Thoreau and Life

Life Without Principle (Excerpts) by Henry David Thoreau - 1863

"Life Without Principle" originated as a lecture called "What Shall it Profit," first delivered at Railroad Hall in Providence, Rhode Island, on December 6, 1854. It was delivered four more times in Massachusetts in 1855, and once in New Jersey in 1856. The Thoreau Reader's version was edited by Thoreau for publication before he died, and published in the Atlantic Monthly in 1863, where it received its modern title.

Let us consider the way in which we spend our lives.

This world is a place of business. What an infinite bustle! I am awaked almost every night by the panting of the locomotive.  It interrupts my dreams. There is no sabbath. It would be glorious to see mankind at leisure for once. It is nothing but work, work, work. I cannot easily buy a blank-book to write thoughts in; they are commonly ruled for dollars and cents. An Irishman, seeing me making a minute in the fields, took it for granted that I was calculating my wages. If a man was tossed out of a window when an infant, and so made a cripple for life, or scared out of his wits by the Indians, it is regretted chiefly because he was thus incapacitated for — business! I think that there is nothing, not even crime, more opposed to poetry, to philosophy, ay, to life itself, than this incessant business.

There is a coarse and boisterous money-making fellow in the outskirts of our town, who is going to build a bank-wall under the hill along the edge of his meadow. The powers have put this into his head to keep him out of mischief, and he wishes me to spend three weeks digging there with him. The result will be that he will perhaps get some more money to board, and leave for his heirs to spend foolishly. If I do this, most will commend me as an industrious and hard-working man; but if I choose to devote myself to certain labors which yield more real profit, though but little money, they may be inclined to look on me as an idler. Nevertheless, as I do not need the police of meaningless labor to regulate me, and do not see anything absolutely praiseworthy in this fellow's undertaking… I prefer to finish my education at a different school.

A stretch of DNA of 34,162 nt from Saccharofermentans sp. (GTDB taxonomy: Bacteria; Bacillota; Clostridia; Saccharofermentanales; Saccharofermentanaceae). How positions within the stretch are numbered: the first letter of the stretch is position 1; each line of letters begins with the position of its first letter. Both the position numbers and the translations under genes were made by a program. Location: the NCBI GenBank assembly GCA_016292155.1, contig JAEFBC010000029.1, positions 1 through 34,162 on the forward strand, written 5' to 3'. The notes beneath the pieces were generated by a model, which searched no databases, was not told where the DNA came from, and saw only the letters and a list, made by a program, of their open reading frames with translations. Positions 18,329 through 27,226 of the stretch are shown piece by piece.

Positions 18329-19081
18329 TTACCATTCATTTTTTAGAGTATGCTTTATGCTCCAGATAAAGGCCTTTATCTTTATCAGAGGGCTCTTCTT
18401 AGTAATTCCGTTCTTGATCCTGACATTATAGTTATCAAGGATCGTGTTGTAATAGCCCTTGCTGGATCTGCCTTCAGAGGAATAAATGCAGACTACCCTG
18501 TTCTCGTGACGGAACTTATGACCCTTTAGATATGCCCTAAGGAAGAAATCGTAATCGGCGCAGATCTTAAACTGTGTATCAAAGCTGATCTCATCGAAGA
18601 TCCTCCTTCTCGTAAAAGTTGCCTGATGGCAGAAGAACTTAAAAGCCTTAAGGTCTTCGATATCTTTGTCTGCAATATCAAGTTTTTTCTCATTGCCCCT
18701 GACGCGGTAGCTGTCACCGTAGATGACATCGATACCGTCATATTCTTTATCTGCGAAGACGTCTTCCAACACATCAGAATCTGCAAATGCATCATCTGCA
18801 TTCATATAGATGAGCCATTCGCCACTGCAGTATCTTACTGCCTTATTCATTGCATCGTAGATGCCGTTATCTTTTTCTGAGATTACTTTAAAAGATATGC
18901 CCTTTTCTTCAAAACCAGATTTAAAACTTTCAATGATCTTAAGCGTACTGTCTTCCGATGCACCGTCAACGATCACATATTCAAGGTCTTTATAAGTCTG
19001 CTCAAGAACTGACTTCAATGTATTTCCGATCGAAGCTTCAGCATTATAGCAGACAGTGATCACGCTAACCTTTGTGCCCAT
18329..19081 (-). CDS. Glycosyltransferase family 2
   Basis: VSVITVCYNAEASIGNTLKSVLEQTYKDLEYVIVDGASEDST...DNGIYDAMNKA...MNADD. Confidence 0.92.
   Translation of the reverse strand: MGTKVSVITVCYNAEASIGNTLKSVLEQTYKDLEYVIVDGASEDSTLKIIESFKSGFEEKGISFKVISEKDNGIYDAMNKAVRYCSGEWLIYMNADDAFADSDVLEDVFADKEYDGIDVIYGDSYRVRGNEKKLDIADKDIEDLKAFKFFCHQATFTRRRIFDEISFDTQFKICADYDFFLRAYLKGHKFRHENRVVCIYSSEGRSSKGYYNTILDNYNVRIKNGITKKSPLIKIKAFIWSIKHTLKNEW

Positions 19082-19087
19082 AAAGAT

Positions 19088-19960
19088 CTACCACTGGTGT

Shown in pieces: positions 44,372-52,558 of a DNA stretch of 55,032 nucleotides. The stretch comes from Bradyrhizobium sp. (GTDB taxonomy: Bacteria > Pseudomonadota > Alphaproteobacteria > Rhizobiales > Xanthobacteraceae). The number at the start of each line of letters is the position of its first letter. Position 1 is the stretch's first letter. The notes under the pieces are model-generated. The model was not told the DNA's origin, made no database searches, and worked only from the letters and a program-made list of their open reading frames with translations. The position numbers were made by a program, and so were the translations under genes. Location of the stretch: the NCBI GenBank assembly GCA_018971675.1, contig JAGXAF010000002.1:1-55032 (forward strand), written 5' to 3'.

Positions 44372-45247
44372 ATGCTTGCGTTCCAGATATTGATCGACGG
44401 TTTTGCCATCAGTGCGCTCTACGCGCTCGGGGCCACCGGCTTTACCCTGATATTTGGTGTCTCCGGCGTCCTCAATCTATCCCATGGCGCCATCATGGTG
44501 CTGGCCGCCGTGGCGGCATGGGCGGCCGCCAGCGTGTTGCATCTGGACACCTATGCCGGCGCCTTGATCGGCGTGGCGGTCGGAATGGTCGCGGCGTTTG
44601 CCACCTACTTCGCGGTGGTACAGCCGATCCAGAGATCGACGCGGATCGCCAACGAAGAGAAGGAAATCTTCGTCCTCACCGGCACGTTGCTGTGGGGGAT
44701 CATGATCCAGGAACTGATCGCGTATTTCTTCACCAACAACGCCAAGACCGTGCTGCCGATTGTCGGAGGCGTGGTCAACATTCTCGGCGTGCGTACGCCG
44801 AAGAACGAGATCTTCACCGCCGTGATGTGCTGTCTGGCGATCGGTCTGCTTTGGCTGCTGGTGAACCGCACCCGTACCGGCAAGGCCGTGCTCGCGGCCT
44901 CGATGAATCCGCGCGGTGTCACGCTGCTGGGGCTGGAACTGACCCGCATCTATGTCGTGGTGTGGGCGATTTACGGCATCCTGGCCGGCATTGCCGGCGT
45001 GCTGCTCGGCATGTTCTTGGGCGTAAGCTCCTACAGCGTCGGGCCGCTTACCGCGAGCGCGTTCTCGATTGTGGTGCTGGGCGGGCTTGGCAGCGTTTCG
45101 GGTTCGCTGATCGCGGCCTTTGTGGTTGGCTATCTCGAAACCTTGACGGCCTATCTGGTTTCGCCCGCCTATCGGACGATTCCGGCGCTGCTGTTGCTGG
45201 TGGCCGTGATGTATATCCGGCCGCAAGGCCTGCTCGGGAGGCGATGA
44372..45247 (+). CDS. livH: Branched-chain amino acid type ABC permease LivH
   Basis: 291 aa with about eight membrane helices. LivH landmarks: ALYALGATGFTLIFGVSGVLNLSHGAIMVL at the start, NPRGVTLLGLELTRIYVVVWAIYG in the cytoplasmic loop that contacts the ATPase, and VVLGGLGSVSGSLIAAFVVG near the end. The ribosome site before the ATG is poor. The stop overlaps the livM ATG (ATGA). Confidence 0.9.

If a man walk in the woods for love of them half of each day, he is in danger of being regarded as a loafer; but if he spends his whole day as a speculator, shearing off those woods and making earth bald before her time, he is esteemed an industrious and enterprising citizen. As if a town had no interest in its forests but to cut them down!

Most men would feel insulted if it were proposed to employ them in throwing stones over a wall, and then in throwing them back, merely that they might earn their wages. But many are no more worthily employed now. For instance: just after sunrise, one summer morning, I noticed one of my neighbors walking beside his team, which was slowly drawing a heavy hewn stone swung under the axle, surrounded by an atmosphere of industry, — his day's work begun, — his brow commenced to sweat, — a reproach to all sluggards and idlers, — pausing abreast the shoulders of his oxen, and half turning round with a flourish of his merciful whip, while they gained their length on him. And I thought, Such is the labor which the American Congress exists to protect, — honest, manly toil, — honest as the day is long, — that makes his bread taste sweet, and keeps society sweet, — which all men respect and have consecrated; one of the sacred band, doing the needful but irksome drudgery. Indeed, I felt a slight reproach, because I observed this from a window, and was not abroad and stirring about a similar business. The day went by, and at evening I passed the yard of another neighbor, who keeps many servants, and spends much money foolishly, while he adds nothing to the common stock, and there I saw the stone of the morning lying beside a whimsical structure intended to adorn … In my opinion, the sun was made to light worthier toil than this…

It is remarkable that there are few men so well employed, so much to their minds, but that a little money or fame would commonly buy them off from their present pursuit.  I see advertisements for active young men, as if activity were the whole of a young man's capital…  The community has no bribe that will tempt a wise man. You may raise money enough to tunnel a mountain, but you cannot raise money enough to hire a man who is minding his own business. An efficient and valuable man does what he can, whether the community pay him for it or not.

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